Professor Cyndi Shannon Weickert

TEAM LEADER PROFILE

NSW Chair of Schizophrenia Research, based at NeuRA and UNSW Professor, School of Psychiatry, UNSW
Professor, Department of Neuroscience and Physiology, Upstate Medical University, New York

+612 9399 1717


Cyndi’s research is focused on the molecular developmental neurobiology of schizophrenia. She earned a PhD in Biomedical Science at Mount Sinai School of Medicine, New York City and completed postdoctoral training at the National Institute of Mental Health rising to the level of Unit Chief of Molecules in the Neurobiology and Development of Schizophrenia Unit. Her awards include the Eli Lilly Young Investigator Award, NIH Fellows Award for Research Excellence, Independent Investigator Award and two Young Investigator Awards from NARSD. She has lectured throughout the world and contributed to over 150 publications.

Projects Professor Cyndi Shannon Weickert is currently involved with

CURRENT PROJECTS

Schizophrenia Research Breakthrough

In one of the biggest breakthroughs in schizophrenia research in recent times, Professor Cynthia Shannon Weickert’s research team have identified immune cells in greater amounts in the brains of some people with schizophrenia. The study published in the Journal of Molecular Psychiatry has the potential to transform global schizophrenia research and open new avenues for developing targeted immune cell therapies.

For more information on the research breakthrough click here

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Schizophrenia Research Breakthrough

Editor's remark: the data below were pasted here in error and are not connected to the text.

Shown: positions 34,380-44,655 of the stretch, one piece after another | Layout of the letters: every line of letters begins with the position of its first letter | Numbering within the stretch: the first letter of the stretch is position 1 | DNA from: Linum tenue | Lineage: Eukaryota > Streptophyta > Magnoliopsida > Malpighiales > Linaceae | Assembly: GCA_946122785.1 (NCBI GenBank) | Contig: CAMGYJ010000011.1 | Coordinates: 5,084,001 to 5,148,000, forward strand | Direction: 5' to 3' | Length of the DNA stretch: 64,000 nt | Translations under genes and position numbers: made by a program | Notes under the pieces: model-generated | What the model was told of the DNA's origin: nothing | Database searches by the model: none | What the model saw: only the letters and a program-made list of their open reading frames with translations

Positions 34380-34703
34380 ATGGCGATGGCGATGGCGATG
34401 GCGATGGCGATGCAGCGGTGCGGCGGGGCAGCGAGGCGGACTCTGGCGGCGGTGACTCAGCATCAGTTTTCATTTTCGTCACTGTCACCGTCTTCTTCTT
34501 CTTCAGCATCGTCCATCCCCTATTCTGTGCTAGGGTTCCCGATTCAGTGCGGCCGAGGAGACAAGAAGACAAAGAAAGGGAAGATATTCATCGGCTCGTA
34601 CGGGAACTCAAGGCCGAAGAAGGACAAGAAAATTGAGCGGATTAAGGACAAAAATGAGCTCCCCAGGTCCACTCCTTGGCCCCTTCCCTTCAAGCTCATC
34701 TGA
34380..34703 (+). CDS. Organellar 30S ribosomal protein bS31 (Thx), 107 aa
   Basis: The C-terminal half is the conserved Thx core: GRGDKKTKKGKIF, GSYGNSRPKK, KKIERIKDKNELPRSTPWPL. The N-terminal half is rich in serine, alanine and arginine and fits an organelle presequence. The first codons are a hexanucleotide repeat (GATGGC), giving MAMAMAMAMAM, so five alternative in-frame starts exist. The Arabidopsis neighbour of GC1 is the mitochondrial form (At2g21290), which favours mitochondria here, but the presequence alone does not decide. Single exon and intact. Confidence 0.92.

Raloxifene treatment in Maternal Immune Activation model of Schizophrenia

Studying the molecular basis of raloxifene (a SERM) modulation of dopamine signalling in schizophrenia, which uses a maternal immune activation rodent model of schizophrenia to better understand how raloxifene brings about its effects.

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Raloxifene treatment in Maternal Immune Activation model of Schizophrenia

Identification and characterisation of ST8SIA2: a generalised mental illness susceptibility gene

Together with Professor Peter Schofield (NeuRA) and Professor Philip Mitchell (Black Dog Institute), our group is investigating the genetic contributors to bipolar disorder using Australian families with multiple individuals who have been diagnosed with the disorder.

The group previously identified a bipolar susceptibility locus located on chromosome 15 in a pooled analysis of 35 families. More detailed analysis of this region has identified a single gene, which confers an increased susceptibility to both bipolar disorder and schizophrenia, and has also been implicated as a risk factor for autism.

The group is now aiming to understand how alterations in ST8SIA2 translate into an increased genetic susceptibility by characterising alterations in the DNA, RNA and protein product of this gene and its interaction partners in patients with either bipolar disorder or schizophrenia.

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Identification and characterisation of ST8SIA2: a generalised mental illness susceptibility gene

Neuregulin Dependent Neuronal Migration and Schizophrenia

The path to developing therapies to prevent schizophrenia involves research on how risk genes influence brain development and structure.

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Neuregulin Dependent Neuronal Migration and Schizophrenia

Enhancing Neurogenesis in Adult Primate Brain

Since brain disease often involves neuronal death, research into strategies to restore neuronal numbers could lead to improved function and recovery in patients.

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Enhancing Neurogenesis in Adult Primate Brain

RESEARCH TEAM

PUBLICATIONS

Considerations for optimal use of postmortem human brains for molecular psychiatry: lessons from schizophrenia.

Weickert CS, Rothmond DA, Purves-Tyson TD

Reproductive hormones and schizophrenia.

Allen KM, Purves-Tyson TD, Shannon Weickert C

Adolescent testosterone influences BDNF and TrkB mRNA and neurotrophin-interneuron marker relationships in mammalian frontal cortex.

Purves-Tyson TD, Allen K, Fung S, Rothmond D, Noble PL, Handelsman DJ, Shannon Weickert C
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